Back in ….. things used to cost ….. By akim2407

How often have we heard Joe Public lament that “Back in …. (insert year )  , such a product used to cost only … (insert a cheaper price )” ? reminiscing that prices are more expensive now than it was before.

Is this perception of how prices seem drastically higher now – a fair perception ? Is there negativity bias at play ? 

In my exploration, I  suggest that perhaps we are now more well off than we have been before.

In the latter half of this post, we reflect on what the evolution of  prices over time- teaches us about pricing strategy and considerations.

Have prices increased drastically over time- such that it is out of step with our income ?

To answer the question,We examine a few examples of the price of goods, relative to our weekly average income


1.The price of petrol used to be $0.749 / litre in 1998 and is now at $140.4 / litre, more than double in absolute terms ! However, the percentage of our weekly wage that we have spent on petrol over time has largely been unchanged at 7-8 % (Table 1).


2.Table 2 – putting aside the technology update and how much more ‘standard’ equipment one gets when purchasing cars now (remember free air?) – ~10 years ago it took an average of 41.3 weeks of wages to pay off a Holden Commodore, now it takes 31.2 weeks; same for a higher end car with a BMW 320i taking an average of 71.7 weeks to pay off before, vs 54.1 weeks now.





3.This ad from 1989-enough said !









Thomson (2012) observes many other examples such as toasters, alcohol,suits, a Bali holiday – all of which the true prices relative to our income has decreased over a 30-50 year horizon.



To be fair,the only area where Joe Public’s lament is validated is in housing – this ABS report shows that housing debt as a % to disposable income was 114% in 2005, and is now 142%.


Sorry Mr Joe Public, in general you do not have a reason to complain!

With the exception of housing, there are many examples of where prices of goods relative to our income has reduced over time.

Thus we now enjoy much better purchasing power, compared to our forefathers. 

What does the downward evolution of prices mean for marketing pricing considerations ?

I would argue that the product lifecyle and  the 5 Cs -Competitor and Context weighs heavily on pricing considerations, that price setting does not necessarily start at step # 1 below.

Deakin University MPK732 T1 2016, Week 7

Product Lifecycle & Competition

Over time, prices are set by the market: There are times where firms need to start at # 6 and go backwards.

Eg for a basic toaster – as consumers we have been conditioned (Context) that a basic toaster has a heuristic value of ~$20-$30. So for a firm # 6 is a ‘given’ and #4 is well understood, so the only other way to sharpen profits is to reduce costs ie #3.

I would argue that this is true for mature and commodity (highly competitive) products… but what about ‘fast’ fashion ?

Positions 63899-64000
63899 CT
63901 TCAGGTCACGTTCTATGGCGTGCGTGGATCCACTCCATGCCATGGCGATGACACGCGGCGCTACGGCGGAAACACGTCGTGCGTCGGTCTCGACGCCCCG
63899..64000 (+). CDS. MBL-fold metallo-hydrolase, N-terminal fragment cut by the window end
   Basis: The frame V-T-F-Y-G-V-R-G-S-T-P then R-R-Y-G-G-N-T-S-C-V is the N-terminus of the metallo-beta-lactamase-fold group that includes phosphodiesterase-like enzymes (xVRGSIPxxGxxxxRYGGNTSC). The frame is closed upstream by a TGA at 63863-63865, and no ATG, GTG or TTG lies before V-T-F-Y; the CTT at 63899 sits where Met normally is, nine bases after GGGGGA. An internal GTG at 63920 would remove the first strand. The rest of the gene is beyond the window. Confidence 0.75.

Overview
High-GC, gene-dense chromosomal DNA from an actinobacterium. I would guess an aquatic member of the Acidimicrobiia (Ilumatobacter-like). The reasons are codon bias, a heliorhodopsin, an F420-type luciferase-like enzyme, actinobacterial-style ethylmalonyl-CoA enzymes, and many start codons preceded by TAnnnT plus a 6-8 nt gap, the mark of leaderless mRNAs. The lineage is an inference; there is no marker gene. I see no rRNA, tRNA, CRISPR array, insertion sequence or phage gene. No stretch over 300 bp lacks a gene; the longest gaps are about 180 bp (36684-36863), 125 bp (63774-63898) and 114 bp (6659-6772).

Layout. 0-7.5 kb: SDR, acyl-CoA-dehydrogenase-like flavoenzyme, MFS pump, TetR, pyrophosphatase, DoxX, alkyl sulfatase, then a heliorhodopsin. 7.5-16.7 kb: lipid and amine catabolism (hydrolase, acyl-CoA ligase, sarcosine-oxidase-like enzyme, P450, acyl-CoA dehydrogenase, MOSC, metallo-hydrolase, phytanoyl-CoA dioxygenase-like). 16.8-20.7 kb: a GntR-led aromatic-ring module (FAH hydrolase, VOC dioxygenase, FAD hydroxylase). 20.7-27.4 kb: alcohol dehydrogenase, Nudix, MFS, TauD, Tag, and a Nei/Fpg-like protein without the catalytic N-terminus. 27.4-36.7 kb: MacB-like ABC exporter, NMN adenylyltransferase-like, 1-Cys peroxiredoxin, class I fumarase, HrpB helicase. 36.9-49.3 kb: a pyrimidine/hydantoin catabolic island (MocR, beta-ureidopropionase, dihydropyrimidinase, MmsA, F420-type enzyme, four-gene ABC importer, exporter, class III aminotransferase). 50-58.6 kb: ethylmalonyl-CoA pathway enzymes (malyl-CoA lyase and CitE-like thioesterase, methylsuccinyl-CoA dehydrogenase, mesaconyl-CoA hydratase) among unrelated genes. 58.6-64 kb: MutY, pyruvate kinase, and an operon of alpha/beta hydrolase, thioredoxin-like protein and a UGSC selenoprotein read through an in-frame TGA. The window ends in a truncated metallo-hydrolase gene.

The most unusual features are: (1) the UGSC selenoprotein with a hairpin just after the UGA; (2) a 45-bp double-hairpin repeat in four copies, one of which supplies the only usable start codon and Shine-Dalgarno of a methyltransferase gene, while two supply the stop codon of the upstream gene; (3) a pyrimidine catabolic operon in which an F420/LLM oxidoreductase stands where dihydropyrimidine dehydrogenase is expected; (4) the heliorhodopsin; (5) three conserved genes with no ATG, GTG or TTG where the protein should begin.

John Oliver has an excellent take of the price of ‘fast’ fashion- the $4.95 H&M dress @ 2.22 minutes . Are we conditioning ourselves with cheap prices for clothes going forward ? If so , he also questions the ethical implications of how it can be made so cheaply.



Contrast with a launch product or where there is no competition, the firm could go from # 3 to  #6 straightaway- such as Giliead’s Hepatitis C treatment at USD 84,000 which cures 90% of the patients with little side effects  (compared to the previous standard of care). Moral judgements aside, when the product is THAT good, your pricing strategy is easier !


Price setting is an iterative process and is never linear

– finished at # 6 ? Go back to #4,wash,rinse, repeat ! This is because the 5Cs are constantly evolving over time.

The Commodore and BMW 320i (Table 2) above as an example- not only has the product attributes changed, bigger changes have also taken place in  ‘Context’ and ‘Competition’ – reduced import tariffs, greater consumer affluence, greater fragmentation of the car market than ever before; we see that over time there is an ever present ‘external’ pressure on prices.  Thus  #1 is less of a consideration,compared to #4. I would argue that it is one of the reasons why the relative prices of the 2 cars have reduced over time.


Price setting is not a sequential process, rather is an iterative process- firms have to be cognisant of #4 or # 6 and at times, are forced to work backwards from a given ‘price point’.

Firms need to constantly review the pricing strategy in light of the ever changing Cs in Competition,Context and Company capabilities (efficiency to reduce cots).

Over time this manifests as lower prices-and that is one of the reasons why I believe we see the trend of lower prices of physical goods, as a % of our total consumption over the long run. (See Diagram 1 below)-



Lastly, Mr Joe Public is wrong when it comes to the price of most goods- it is relatively cheaper now than it ever was.



• Beech A, Dollman R, Finlay R, La Cava G, 2014 The Distribution of Australia Household spending in Australia ,Accessed 28 April 2016

• Palmer E 2015, Gilead considered $115K price for Sovaldi, Senate investigation says Accessed 28 April 2016

• Sadeghi-Nejad N 2014 Sovaldi And The Cost-Innovation Paradox , Accessed 28 April 2016

• Spinks J,2014 End of Australian-made cars what happened and what it means, Accessed 28 April 2016

•Thomson J 2012 How everything but housing has become more affordable in the last 50 years ,Accessed 28 April 2016

Everything but housing has become more affordable in the last 50 years

• Australia Weekly Wages from Trading Economics, Accessed 28 April 2016

• Australian Bureau of Statistics, The Australian Residential Property Market, Accessed 28 April 2016

• Image accessed on 28 April 2016

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